The Lemon Tree, written by Sandy Tolan in 2007, traces 2 real families' personal experiences on opposite sides of the Palestinian/Israeli divide. Based entirely on interviews and primary sources including archives and diaries , it imagines nothing which has not been documented.
The Khairi family of Palestinian Arabs were displaced in 1948 after the Israeli/Arab war leading to the independence of Israel from the house they had built in the village of al-Ramla many years before. The Eshkanazi family, refugees from Bulgaria, moved into the vacant house and raised their daughter there, while the Khairis dreamed of returning. The book recounts how the grown children of each family develop a relationship spanning many years after Bashir Khairi comes knocking on the door. They come to respect one another and try hard to understand the other's point of view, but ultimately cannot agree.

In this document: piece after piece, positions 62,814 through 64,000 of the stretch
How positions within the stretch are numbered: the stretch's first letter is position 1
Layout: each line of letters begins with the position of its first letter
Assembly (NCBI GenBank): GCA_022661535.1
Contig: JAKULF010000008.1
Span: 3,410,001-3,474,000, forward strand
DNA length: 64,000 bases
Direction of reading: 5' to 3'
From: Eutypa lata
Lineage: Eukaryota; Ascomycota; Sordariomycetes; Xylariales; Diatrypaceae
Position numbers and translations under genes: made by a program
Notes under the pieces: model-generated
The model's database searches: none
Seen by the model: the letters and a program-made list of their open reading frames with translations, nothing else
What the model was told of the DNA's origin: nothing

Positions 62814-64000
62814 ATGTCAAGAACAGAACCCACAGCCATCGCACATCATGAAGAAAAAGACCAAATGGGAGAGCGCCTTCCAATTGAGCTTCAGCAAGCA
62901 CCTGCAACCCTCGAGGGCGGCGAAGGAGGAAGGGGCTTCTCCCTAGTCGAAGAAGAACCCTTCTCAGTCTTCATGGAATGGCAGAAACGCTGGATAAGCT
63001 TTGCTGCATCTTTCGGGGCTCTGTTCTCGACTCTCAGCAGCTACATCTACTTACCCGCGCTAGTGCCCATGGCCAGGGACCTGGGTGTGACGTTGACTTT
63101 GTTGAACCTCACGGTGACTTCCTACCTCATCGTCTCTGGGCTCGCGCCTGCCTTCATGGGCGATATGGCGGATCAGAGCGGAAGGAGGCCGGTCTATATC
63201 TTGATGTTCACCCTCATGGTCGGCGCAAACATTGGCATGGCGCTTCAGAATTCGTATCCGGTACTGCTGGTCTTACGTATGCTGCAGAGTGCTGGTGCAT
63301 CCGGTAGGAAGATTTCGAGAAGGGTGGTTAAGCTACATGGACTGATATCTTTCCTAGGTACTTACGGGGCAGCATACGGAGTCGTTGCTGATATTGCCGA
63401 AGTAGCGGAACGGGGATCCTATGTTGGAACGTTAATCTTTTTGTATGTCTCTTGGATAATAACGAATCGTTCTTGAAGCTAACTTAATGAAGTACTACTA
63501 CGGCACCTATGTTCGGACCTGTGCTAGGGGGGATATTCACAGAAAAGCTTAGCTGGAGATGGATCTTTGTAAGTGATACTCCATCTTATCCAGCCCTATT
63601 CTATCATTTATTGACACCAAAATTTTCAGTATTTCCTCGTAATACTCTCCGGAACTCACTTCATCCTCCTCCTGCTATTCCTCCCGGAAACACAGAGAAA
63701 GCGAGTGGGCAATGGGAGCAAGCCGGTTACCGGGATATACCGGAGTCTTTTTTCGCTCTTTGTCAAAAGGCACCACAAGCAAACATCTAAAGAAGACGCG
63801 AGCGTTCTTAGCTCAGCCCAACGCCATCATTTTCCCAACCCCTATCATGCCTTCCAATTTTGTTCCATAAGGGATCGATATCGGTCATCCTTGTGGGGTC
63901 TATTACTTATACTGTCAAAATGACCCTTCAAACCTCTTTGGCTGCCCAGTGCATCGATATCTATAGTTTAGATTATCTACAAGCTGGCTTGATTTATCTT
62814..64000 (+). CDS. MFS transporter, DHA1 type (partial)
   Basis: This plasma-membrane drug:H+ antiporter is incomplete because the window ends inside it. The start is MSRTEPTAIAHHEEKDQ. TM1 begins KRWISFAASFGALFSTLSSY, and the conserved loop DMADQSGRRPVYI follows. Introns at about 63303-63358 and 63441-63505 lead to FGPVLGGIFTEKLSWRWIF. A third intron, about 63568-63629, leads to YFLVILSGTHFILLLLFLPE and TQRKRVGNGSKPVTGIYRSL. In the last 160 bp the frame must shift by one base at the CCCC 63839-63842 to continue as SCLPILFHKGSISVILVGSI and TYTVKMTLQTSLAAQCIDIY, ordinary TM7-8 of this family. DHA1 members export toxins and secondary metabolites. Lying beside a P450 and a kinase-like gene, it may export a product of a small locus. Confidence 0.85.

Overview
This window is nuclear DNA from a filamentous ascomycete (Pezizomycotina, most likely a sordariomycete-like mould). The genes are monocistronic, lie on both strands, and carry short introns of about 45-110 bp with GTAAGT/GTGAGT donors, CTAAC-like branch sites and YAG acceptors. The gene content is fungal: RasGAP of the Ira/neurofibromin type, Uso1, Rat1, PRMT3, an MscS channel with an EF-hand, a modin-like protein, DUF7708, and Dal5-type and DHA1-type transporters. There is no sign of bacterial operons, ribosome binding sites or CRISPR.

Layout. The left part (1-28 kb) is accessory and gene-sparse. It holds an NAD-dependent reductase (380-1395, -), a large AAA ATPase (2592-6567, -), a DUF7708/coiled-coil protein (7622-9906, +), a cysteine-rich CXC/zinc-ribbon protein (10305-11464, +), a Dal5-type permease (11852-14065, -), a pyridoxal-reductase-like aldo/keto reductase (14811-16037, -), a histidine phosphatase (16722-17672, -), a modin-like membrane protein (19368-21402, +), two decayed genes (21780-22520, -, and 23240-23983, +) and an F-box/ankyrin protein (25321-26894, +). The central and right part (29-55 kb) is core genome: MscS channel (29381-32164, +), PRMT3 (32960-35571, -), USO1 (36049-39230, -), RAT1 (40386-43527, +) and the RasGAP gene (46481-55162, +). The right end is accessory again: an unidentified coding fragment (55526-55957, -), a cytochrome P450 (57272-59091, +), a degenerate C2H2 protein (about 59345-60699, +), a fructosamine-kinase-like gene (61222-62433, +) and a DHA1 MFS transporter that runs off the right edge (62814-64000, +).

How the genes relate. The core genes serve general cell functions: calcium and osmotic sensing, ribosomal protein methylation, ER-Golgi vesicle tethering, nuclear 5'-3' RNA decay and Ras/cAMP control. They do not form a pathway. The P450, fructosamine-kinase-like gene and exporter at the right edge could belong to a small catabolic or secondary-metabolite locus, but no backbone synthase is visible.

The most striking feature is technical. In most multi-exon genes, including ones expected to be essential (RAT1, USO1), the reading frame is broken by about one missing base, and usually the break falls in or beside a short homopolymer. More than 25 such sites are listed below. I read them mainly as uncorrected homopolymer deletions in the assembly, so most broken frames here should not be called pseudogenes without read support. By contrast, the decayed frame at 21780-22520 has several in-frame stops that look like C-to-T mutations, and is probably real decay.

It is painful to watch the Khairis' longing to return, with Bashir spending years in prison for his activities. Here in the US home is often portable; we move, settle in new places, build lives there. The Lemon Tree gives us a window into a culture and circumstance where this seems impossible.
There is so much more here, detail about political developments which provide the background needed to understand the unfolding of events. It's a sad recounting of the micro effects of larger changes.